The evaluation of wet weight infected callus confirmed different growth rates of isolates T. caries on the under the action of fungicide. The data in Table 3 show that under the action of 0.1 and 1.0 mg/l of Baitan the

Figure 1. Intensity of development of isolates 1 (I) and 2 (II) of T. caries in co-culture with wheat calluses on MS medium. 15 days after inoculation. a— MS medium; b—MS medium + 0.1 mg/l Baitan; c—MS medium + 1.0 mg/l Baitan.

Table 1. Influence of Baitan on the rate of spore germination of T. caries (d) on wheat calluses on MS medium.

Note to Tables 1-3. *—The differences were significant at p < 0.05 in relation to isolate 1, **—compared to the corresponding control.

Table 2. Influence of Baitan on the surface area of callus, covered with mycelium T. caries (%) 15 days after inoculation.

Table 3. Influence of Baitan on crude callus weight (mg), infected by isolates of T. caries 30 days after inoculation.

Note. Initial weight of calluses was 106 ± 5 mg.

values of this parameter in isolate 2 were lesser than in the variant with isolate 1.

In the experiments isolate spores were applied not only on the calluses but also on MS medium supplemented with Baitan. It was found that isolate spores germinated on medium without (control) or with fungicide just as long as in the parallel experiments on wheat calluses (Table 1). Figure 1 shows that in the control the growth rate of isolate 2 on medium surface was weak in comparison with isolate 1. The growth rate of isolate 1 decreased in the presence of culture medium 1.0 mg/l of Baitan (Figure 1(I-c)). Thus, our observations have revealed different growth rate of the isolates of T. caries in the presence of the fungicide Baitan.

Due to weak growth of isolate 2 on MS medium for further studies we used aerial mycelium of isolates growing on wheat calluses. It was observed that the aerial mycelium of isolate 1 could be easily separated from the callus tissue whereas isolate 2 mycelium grew into callus. The analysis of calluses sections showed that in the variant with calluses infected with isolate 1 hyphae were sporadic even 25 days after inoculation (Figure 2(a)) but numerous hyphae of isolates 2 could be seen in callus intercellular spaces already 15 days after inoculation (Figure 2(b)), this confirming our earlier observations [14] . These observations explain the differences between isolates in the degree of coupling of interstitial mycelium and callus tissue. Thus, isolate 1 was characterized by rapid growth on the surface of the callus and weak growth inside the callus.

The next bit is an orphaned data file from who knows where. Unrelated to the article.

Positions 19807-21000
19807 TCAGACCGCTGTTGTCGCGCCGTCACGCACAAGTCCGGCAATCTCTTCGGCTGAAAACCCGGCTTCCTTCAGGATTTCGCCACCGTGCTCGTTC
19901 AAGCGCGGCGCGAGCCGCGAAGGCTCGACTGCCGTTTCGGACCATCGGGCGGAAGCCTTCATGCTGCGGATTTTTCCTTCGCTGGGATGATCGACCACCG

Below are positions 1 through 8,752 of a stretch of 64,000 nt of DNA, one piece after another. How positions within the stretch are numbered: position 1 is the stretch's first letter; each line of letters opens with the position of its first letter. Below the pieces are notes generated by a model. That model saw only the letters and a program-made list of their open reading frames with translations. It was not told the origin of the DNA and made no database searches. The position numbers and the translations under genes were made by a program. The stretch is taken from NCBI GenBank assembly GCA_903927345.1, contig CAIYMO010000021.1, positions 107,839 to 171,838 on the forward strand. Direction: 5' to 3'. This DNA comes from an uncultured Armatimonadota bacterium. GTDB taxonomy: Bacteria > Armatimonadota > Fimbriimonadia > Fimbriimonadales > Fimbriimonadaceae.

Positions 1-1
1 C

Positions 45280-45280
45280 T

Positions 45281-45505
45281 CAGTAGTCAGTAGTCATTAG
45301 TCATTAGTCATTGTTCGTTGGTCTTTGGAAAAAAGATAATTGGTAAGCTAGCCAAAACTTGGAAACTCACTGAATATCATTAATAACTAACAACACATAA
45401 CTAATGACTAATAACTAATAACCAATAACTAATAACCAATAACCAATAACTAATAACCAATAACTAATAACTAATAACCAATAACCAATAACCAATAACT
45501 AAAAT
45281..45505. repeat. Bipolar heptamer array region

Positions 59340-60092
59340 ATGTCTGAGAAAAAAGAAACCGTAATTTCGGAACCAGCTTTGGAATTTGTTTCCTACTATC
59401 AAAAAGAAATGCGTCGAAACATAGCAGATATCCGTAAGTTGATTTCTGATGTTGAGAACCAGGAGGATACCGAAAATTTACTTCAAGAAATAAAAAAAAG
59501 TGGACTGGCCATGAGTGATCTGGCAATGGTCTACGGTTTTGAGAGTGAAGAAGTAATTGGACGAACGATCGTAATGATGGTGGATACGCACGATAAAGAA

Since isolate 1 was identified as having properties uncommon for Tilletia sp., we carried out a molecular genetic analysis of the samples. Since full genomes of this group of fungi are not sequenced both sites of the small subunit 18S RNA gene were amplified using universal primers NS1/NS2 and NS3/NS4. The amplicon dimensions coincided with the theoretically expected and amounted to 555 bp and 597 bp respectively (Figure 3(a)).

For comparison, amplicons NS1/NS2 and NS3/NS4 of isolate 2 of T. caries were obtained (Figure 3(b)). Later 4 target amplicons were cleaned with the help of the kit of Cytokine firm (Russia) and their nucleotide sequences were determined. The search for similar nucleotide sequences using the program MegaBlast showed homology of allocated amplicon sites of the small subunit gene 18S RNA Tilletia caries (U00972.1), Tilletia goloskokovii (DQ832247.1), Tilletia controversa (DQ832245.1) and Tilletia iowensis (DQ832252.1) which confirms the identity of isolate 1 with the Tilletia sp. With the program MegAlign alignment of nucleotide sequences of the amplicons NS1/NS2 isolate 1 (JQ955604) and 2 (JQ955605) was made. The comparison of the nucleotide sequences of these isolates have shown a high level of homology between them but single nucleotide

Figure 2. Hyphae of T. caries in wheat callus 25 (a) and 15 (b) days after inoculation. a—isolate 1; b—isolate 2.

Figure 3. Electrophoretogram of PCR 18S RNA gene site of isolates 1 (a) and 2 (b) of T. caries. 1 and 4—molecular weight marker (SibEnzyme, Russia). 2—amplicon NS1/NS2 of isolate 1 of T. caries. 3—amplicon NS3/NS4 of isolate 1 of T. caries. 4—amplicon NS1/NS2 of isolate 2 of T. caries. 5—amplicon NS3/NS4 of isolate 2 of T. caries.

substitutions have been found as well. In the future for the identification of T. caries isolates we plan to use universal primers ITS1/ITS2 and ITS3/ITS4 [20] , which enable to amplify more variable regions of rRNA related to intergenic spacer.

Thus, we identified morphological, physiological and genetic differences between natural isolates of T. caries, collected from wheat plants of the Southern Urals agrocenosises with different pesticide loads. Differences concerned the timing of spore germination, mycelial growth rate on wheat calluses cultured on MS medium and MS + Baitan, as well as the rate of growth of isolates on medium MS and MS + Baitan. Isolates also differed in the intensity of development of mycelium in wheat calluses and the presence of single nucleotide substitutions in the gene for the small subunit 18S.

The data obtained suggest that the effect of environmentally adverse factors on the population of T. caries, including pesticides, may lead to the appearance of the fungus forms with greater fungicide resistance.


This research was financial supported by the Russian Foundation for Basic Research and Russian Education and Science Ministry (State registration No. 01201456414).